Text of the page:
Agro 2010

I found time to have a quick walk around the 22nd International Exhibition – Agro 2010 that’s on in Kiev all this week.

The usual array of farm machinery and stands selling hydraulic hoses and oil filters on display and I have to admit to being bored rigid until I stumbled upon Daisy, the mutant cow, look closely. She made me smile for all of twenty seconds but she did brighten up an otherwise dreary show.


Nodules are forming on the roots and the plants are about two to three trifoliate leaves.

Bentazone works well on volunteer sunflowers although some of the bigger plants look like they might grow through the effects of the herbicide and survive, time will tell.

So that’s why they are called Cockchaffers!

When the temperature gets above 20 degrees Celsius the adult female matures and is ready for a bit of how’s your father. The adults will eat the soft developing grain but these guys were too busy to bother.

Where they are present they are in high numbers but very localised and rarely much further than 20 meters in to the crop.

Dimethoate seems to be the only thing that will touch them but as they are very localised, seemingly too busy to eat anything and bearing in mind that dimethoate is an OP and will take out pretty much everything else in it’s sights I thought it’s probably best to leave them to it.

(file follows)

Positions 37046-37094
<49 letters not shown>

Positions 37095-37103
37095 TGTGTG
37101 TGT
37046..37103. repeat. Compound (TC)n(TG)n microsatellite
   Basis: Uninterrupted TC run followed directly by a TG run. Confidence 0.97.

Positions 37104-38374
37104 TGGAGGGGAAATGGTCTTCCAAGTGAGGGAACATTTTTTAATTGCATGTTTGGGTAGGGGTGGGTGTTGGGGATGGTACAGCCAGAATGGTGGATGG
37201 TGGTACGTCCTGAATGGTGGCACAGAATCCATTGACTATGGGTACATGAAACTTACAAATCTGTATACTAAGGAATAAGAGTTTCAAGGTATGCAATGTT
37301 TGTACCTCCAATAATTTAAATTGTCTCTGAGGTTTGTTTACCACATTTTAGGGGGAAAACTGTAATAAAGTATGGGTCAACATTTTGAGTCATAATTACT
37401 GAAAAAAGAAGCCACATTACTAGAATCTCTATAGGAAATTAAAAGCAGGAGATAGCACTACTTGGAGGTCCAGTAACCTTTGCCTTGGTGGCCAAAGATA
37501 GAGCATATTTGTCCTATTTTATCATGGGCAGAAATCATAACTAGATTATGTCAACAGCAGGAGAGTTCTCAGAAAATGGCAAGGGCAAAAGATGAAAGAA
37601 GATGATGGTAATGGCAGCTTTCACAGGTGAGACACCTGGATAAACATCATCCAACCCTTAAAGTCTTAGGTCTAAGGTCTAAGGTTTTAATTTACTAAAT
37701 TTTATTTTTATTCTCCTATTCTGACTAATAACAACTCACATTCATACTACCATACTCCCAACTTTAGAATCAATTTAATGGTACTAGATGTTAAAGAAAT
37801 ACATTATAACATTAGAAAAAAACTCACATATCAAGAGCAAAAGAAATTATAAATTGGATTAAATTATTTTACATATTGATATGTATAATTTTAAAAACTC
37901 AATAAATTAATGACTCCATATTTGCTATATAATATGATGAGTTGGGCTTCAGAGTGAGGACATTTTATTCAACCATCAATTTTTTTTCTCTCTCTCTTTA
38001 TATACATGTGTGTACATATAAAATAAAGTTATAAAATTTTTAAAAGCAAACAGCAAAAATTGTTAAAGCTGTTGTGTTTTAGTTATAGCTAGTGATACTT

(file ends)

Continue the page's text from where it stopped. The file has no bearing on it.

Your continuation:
Wednesday, 16 June 2010

Crop Update

Back from the farms with a quick update:

Wheat looking clean, will be leaving out earwash as crop at medium to late milk stage and weather set to remain hot;

Oilseed rape still looking clean (well ours is), starting to change colour to a lighter shade of green with seeds still bright green, will start desiccating in seven to ten days. Rape seed E334/t August delivery in Paris on back of Canadian wet spring;

Sunflowers 30-70cm, looking good - what an easy crop to grow, sow, fert, spray and grow;

Soya struggling against weeds as wet May has encouraged a significant flush that is testing the herbicides;

Maize similar to soya.

Tuesday, 15 June 2010

Out of office

Off to the farms for a day or two, need to assess ear wash and insecticide on wheat, desiccant on oilseed rape and the last of the herbicides on soya. Before you know it the combines will be rolling. Note to self – must go on holiday before harvest starts!